Tuesday, March 01, 2011

Great cross-strait misconceptions

The longer Taiwanese and Chinese who support cross-strait economic liberalization continue to talk past each other, the more painful it will be when both realize that their expectations cannot be met

For all its vaunted benefits, the growing economic relationship across the Taiwan Strait seems to be premised on false assumptions that could eventually derail dialogue and engender dangerous frustrations.

On one side is China, which has made no secret of its belief that increasing the flow of economic interaction and investment across the Strait would, according to some law of economic determinism, win the hearts and minds of Taiwanese and reconcile them to the idea of unification.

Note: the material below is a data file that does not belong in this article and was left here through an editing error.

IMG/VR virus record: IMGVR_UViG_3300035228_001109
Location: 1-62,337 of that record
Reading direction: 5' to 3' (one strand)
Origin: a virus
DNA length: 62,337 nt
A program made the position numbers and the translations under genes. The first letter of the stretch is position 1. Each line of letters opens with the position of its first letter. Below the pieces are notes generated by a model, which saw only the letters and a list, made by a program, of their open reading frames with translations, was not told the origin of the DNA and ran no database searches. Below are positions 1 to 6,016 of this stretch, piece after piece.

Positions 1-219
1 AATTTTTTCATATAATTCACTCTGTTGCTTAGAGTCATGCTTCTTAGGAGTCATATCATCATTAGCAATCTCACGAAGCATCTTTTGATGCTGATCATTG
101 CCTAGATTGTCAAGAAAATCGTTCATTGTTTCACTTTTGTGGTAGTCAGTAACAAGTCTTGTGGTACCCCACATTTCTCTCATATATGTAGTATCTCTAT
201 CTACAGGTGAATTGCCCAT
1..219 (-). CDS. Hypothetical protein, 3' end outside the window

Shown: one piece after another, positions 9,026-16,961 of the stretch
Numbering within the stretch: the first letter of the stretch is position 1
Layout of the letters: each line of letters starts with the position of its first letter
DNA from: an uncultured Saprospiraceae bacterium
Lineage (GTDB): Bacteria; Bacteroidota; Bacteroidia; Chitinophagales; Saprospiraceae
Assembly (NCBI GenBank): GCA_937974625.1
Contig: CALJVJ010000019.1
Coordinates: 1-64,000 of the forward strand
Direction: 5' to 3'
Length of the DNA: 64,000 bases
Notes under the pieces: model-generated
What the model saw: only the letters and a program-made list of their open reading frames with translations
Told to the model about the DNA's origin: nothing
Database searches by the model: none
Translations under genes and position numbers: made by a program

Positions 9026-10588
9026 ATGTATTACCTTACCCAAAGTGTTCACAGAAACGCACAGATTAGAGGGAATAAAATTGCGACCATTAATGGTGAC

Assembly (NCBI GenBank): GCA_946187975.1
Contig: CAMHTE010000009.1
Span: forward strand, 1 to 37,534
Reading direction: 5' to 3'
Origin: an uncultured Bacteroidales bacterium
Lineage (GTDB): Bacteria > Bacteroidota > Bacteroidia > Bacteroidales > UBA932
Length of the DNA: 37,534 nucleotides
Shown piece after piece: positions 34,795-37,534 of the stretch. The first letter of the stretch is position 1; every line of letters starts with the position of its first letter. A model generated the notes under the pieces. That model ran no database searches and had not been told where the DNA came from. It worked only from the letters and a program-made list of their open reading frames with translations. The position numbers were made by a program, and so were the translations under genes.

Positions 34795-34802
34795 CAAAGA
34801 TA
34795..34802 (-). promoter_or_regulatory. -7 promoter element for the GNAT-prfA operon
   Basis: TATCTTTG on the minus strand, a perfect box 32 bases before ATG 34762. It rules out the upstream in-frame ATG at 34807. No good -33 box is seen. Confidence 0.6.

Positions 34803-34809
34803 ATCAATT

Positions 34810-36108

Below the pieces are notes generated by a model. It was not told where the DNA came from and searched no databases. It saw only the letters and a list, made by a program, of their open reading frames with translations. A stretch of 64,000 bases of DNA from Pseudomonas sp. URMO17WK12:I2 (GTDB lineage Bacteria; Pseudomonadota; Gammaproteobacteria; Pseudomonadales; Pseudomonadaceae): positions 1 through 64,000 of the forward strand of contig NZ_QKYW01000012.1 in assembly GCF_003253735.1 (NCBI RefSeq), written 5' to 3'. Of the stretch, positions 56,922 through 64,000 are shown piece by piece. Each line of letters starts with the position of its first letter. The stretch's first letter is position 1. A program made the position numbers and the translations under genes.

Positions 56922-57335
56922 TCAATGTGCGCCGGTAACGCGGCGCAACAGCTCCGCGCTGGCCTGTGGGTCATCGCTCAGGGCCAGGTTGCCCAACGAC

Despite claims by President Ma Ying-jeou’s (馬英九) administration that cross-strait economic integration does not undermine Taiwan’s sovereignty, Beijing has consistently reminded the world that the process itself is a means to bring about unification.

Whether Ma and his officials believe their own claims or are too naive to see through Zhongnanhai’s strategy is beside the point, as in Beijing’s eyes the coveted end goal remains the same, regardless of Taipei’s complicity.

In Taiwan, many supporters of greater economic activity across the Strait, from farmers to leaders of large corporations, have also approached the process from the wrong angle.

My editorial, published today in the Taipei Times, continues here.

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